|Diego, Canadian Lynx|
Well, they've put one such change into place and if you have a Fan Page that you use to reach people who have intentionally signed up to get your messages, you need to pay attention.
Things have just gotten expensive. Very expensive.
Ryan Holiday, writing for the New York Observer,published one of the first stories on Facebook's new "Promote" feature in an Article called "Broken on Purpose: Why Getting it Wrong Pays More Than Getting it Right." The quick take on this is that when you posted to your Facebook Fan page in May, your posting went out to ALL of the people who had signed up to receive it. Now, that same posting will only reach 15% of your audience. Want to reach more? Facebook will allow you do that... incrementally... and for a cost, of course.
Richard Metzger, writing for DangerousMinds.net, followed up on Holiday's article by breaking out the dollars and cents for his business Facebook postings. It appears Facebook is now charging $200 per Facebook Fanpage posting to reach your full audience. Want to send out something once a week to your full audience? That will be over $10k per year now, thankyouverymuch.
I have no problem with Facebook making money, but this seems both arbitrary and unfair. As a commenter to the NY Observer article (and quoted in the DangerousMinds.net posting) said, big companies like Coke & McDonalds won't have a problem with the cost. Smaller businesses, say like Jason Sadler's IWearYourShirt.com, yeah, not so much. (Jason writes about his dilema in a Wall Street Journal article titled, "It's Not Cool to Pay for Facebook Posts."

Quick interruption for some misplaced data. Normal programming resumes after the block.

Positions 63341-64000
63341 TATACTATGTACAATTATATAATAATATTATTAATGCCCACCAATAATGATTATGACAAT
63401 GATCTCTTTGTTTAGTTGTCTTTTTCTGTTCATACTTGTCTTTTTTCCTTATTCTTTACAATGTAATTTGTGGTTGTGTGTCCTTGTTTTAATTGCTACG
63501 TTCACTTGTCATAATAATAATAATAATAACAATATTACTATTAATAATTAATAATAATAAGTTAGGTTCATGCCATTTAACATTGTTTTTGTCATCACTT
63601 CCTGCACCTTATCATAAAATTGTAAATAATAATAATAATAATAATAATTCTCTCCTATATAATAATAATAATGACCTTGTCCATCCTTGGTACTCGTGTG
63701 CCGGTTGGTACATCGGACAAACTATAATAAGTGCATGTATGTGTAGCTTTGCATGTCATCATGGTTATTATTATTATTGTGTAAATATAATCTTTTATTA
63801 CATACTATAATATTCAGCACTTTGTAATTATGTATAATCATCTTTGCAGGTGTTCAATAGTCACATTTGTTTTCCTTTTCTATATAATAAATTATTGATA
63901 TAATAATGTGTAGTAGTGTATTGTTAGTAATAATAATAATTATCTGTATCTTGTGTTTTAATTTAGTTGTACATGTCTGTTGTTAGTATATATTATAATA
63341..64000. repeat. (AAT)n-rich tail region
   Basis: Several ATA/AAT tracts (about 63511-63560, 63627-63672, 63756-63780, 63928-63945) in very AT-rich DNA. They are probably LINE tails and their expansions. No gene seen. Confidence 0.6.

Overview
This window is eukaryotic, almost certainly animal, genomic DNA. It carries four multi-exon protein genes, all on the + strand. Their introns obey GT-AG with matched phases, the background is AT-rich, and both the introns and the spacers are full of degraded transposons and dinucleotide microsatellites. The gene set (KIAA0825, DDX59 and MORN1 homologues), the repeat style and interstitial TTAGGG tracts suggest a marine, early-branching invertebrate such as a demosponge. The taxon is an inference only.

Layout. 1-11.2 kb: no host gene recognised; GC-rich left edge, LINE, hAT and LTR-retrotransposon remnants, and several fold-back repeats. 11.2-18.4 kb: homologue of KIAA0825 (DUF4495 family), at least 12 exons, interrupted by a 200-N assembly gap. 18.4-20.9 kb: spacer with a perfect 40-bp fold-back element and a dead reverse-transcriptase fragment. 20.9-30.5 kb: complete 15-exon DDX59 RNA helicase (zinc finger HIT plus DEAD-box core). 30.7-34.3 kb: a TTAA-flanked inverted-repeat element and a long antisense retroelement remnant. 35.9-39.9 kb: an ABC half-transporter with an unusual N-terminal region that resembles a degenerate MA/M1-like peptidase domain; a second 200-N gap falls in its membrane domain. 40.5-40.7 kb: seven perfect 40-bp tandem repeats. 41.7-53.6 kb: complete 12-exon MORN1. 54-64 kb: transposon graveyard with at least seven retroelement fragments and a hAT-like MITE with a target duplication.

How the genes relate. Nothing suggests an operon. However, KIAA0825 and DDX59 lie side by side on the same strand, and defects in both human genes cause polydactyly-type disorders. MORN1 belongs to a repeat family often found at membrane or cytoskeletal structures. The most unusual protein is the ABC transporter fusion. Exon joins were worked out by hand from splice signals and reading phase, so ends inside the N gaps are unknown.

Like most writers, I had been counting on using Facebook as an intergal part of my author platform to reach fans and promote my books. Now, however, I'm not sure how that's going to happen. There's no way I can afford $200 to send Facebook Fanpage posts out to everyone who signs up.
So, Facebook, you want to make money off of business/fan page posts. Fine. How about doing it in such a way that levels the playing field and makes it both fair and affordable for everyone? Going for the big bucks immediately only assures pushback from smaller companies/groups. And in an era of innovation, you may be laying the groundwork for your best competition.
What's your take on Facebook charging for business and fanpage posts? Does this change any of your plans for how you use/will use Facebook?